It’s nearly impossible to leave your own experiences, prejudices and expectations of a show at the theater entrance. Try as you might to distance yourself from previous versions of a show you’ve seen, read or even been in, it can be a real obstacle for even the most optimistic and unbiased individual to clean that slate. In the case of Funny Girl at the top of your bar, you have the iconic Barbara Streisand who played the role of Fanny Brice both on Broadway and in the 1968 film. Oh, and some guy named Omar Sharif playing her love interest Nick Arnstein. So, there’s that. Happily, Hillbarn Theater sets the bar very high with their production, making it pretty easy to forget for a few hours those previous interpretations.
As you might expect the role of Fanny Brice plays pretty pivotal in our enjoyment of this show and our funny girl gracing the stage in Foster City, won me over in a matter of minutes. She has good control of the comedy and absolutely owns the “show biz” vocals. Her swells and crescendos seemed absolutely effortless and she embodied the effervescence of the character whole-heartedly. She is charming, self-deprecating and charismatic and we are rooting for her the whole way through her journey, applauding her indomitable spirit, her authenticity and her passion for all things. This actress has the chops and then some, which given the marathon stamina and range required for this part, is no small achievement. Also adding to the enjoyment was the actress playing Mrs. Brice. In a parallel universe where I couldn’t have my own mother, I’d like to put in a request to have this particular version of Mrs. Brice play the role of my mom. She is superbly played, matching Fanny’s comedy and robust vocal prowess note for note. I could listen to her brash New York accent for days. (*Disclaimer – it should be noted that I also find the sound of bagpipes and roosters to be soothing.) I’d come play cards with the ladies that frequent the Brice household any day of the week.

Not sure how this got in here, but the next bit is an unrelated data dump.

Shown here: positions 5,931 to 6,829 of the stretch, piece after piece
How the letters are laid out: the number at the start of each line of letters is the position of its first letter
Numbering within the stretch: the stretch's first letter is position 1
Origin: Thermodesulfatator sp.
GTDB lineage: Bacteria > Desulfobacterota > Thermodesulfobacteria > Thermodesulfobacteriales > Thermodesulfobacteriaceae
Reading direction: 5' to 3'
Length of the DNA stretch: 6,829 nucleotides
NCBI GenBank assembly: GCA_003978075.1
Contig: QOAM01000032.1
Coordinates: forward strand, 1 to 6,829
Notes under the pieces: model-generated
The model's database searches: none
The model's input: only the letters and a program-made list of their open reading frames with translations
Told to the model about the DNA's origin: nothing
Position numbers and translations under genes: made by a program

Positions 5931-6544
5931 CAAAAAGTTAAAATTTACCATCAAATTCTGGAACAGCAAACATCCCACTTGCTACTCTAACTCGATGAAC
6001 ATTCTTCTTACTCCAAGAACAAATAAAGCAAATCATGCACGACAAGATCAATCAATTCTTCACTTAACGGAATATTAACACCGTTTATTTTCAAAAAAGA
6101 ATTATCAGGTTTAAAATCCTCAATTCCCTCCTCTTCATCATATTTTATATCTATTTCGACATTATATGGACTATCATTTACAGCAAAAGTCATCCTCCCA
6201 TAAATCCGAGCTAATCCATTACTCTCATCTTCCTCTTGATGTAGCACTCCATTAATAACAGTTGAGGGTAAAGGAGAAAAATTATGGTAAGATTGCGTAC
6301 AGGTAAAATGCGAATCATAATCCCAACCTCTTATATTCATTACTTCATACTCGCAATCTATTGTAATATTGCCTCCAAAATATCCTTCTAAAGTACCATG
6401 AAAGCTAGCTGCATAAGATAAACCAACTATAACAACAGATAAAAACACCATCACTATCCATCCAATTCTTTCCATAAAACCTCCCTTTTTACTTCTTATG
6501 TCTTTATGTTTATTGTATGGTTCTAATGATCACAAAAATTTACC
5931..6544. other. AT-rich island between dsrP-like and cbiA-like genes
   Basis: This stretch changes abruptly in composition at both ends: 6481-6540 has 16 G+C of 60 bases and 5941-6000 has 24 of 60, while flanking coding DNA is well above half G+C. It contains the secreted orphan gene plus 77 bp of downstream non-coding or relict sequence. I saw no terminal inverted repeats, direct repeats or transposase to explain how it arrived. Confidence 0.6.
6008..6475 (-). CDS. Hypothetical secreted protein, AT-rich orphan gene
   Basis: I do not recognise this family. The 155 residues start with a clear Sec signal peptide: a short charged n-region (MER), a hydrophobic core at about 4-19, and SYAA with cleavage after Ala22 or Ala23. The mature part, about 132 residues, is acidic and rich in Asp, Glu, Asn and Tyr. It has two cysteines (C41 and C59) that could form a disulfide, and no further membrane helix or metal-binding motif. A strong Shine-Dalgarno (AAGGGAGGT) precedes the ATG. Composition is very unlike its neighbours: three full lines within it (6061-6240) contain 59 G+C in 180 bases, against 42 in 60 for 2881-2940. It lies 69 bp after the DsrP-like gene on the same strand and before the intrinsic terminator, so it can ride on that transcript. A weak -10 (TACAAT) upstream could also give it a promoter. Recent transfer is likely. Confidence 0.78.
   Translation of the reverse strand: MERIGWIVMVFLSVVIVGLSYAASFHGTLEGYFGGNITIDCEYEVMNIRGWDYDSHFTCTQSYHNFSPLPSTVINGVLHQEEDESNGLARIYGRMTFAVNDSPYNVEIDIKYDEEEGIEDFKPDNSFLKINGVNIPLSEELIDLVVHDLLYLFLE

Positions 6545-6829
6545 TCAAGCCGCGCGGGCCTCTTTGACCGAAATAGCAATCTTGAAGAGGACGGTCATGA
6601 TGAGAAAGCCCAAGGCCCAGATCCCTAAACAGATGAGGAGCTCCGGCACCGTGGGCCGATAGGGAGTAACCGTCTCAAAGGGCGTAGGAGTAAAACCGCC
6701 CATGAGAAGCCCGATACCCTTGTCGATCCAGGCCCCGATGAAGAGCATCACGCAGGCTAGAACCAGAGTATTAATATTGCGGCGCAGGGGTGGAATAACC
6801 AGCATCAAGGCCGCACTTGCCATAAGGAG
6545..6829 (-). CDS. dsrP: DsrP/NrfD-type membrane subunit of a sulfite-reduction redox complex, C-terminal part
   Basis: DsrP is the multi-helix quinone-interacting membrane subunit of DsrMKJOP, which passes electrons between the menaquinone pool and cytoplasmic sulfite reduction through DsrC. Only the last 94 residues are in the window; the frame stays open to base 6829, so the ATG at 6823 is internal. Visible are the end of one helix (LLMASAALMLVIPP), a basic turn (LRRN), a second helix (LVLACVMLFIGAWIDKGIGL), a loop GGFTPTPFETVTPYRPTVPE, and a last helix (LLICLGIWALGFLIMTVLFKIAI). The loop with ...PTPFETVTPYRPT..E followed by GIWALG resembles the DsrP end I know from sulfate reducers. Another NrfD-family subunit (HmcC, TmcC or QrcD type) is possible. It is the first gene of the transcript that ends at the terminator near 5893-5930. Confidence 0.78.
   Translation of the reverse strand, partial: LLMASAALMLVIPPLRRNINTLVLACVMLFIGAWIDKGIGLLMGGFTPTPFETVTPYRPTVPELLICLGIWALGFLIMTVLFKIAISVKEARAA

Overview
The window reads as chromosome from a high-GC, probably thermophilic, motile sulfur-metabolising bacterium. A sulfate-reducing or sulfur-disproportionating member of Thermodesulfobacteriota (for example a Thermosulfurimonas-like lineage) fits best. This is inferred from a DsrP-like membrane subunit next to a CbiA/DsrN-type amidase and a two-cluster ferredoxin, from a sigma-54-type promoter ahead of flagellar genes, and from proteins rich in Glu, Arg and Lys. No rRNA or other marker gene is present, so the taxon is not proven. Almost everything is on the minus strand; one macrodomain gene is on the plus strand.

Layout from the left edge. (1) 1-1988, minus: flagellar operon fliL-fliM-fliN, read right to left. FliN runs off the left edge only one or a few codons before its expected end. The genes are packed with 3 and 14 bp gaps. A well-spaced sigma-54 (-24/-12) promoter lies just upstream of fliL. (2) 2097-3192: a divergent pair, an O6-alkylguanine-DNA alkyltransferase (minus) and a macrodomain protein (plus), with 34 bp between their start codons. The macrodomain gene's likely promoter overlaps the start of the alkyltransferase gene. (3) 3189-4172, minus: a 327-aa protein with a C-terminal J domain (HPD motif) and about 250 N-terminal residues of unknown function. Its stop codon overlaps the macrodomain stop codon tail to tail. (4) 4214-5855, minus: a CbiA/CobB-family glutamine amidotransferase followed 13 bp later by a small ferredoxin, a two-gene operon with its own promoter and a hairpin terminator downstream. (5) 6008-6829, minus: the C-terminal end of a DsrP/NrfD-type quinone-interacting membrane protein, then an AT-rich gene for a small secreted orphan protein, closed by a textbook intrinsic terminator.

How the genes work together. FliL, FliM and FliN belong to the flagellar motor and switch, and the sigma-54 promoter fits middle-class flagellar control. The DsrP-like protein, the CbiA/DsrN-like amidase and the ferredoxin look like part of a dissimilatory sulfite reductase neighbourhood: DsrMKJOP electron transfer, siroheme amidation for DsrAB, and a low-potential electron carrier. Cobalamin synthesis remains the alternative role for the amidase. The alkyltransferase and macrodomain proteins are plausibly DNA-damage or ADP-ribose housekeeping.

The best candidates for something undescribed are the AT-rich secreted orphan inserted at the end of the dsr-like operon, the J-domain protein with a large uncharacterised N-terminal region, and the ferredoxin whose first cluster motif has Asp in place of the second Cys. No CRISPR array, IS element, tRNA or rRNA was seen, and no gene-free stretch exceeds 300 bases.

Some great levels from this suave incarnation of Nick Arnstein and sweet chemistry between him and Fanny for sure. There were also some good examples of some serious hoofing (in particular from Eddie) though the larger chorus dance numbers over all had a few syncopation challenges here and there. A hardworking and varied ensemble rounded out the cast with an even level of talent including just a single child, who while professional and cute as a button, seemed strangely out-of-place being the only child we ever saw. Technically, this is a fun staging making clever use of what for this show is a somewhat limiting space. It’s a practical set (nothing to write home to Mrs. Brice about visually perhaps) and while the costumes didn’t maybe punch in all the right places, they fit well and certainly didn’t scream budget or detract from the production either. There were some, “odd” lighting choices, abrupt and maybe not quite in sync changes that might have at the end of the day just been trying too hard but nothing totally unforgivable.
Perhaps the biggest accomplishment for this production was the sound. For the first time at Hillbarn a 17 piece orchestra replaced the usual canned music tracks used for most musicals in the space. I always found the pre-recorded music a tad disappointing and flat so I was genuinely ecstatic to hear live music, especially for this show. The Musical Director was also tasked with playing drums which, to be perfectly frank, I don’t know how one even does that. And, while balanced and no notable level issues from my seat, the difficulty of that play and direct challenge may have explained the occasional small hiccups from the orchestra. I have to say though, a fantastic change and addition to see at this theater and one that got HUGE applause from the opening night audience. I’ve always thought the Overtures and Entr’acte were a tad unnecessary, but in this instance the audience (myself included) was thrilled to experience the live music resonating in the rafters, nearly knocking the gels out of the lights at time. This was a long overdue treat for the supporters of Hillbarn and I can’t wait to see what other improvements and growth the theater has in store for its patrons.
As far as the actual show, it runs a bit long (always does) but it’s worth it for the zinger of an end played very well in this production. The well-executed emotional last bit made up for any of those slower scenes and songs you’d opt to cut if it weren’t so totally sacrilegious to do so. If you know and like this show, I feel this is a really nice version of it bound to impress and entertain. If you don’t know it, it’s a great introduction not only to the show, but to some top talent and what this theater company can do. A vibrant, fun and brassy 4 jewels out of 5 in the review tiara for a giant slice of theatrical chutzpah. Funny Girl plays through September 21 at the Hillbarn Theatre in Foster City.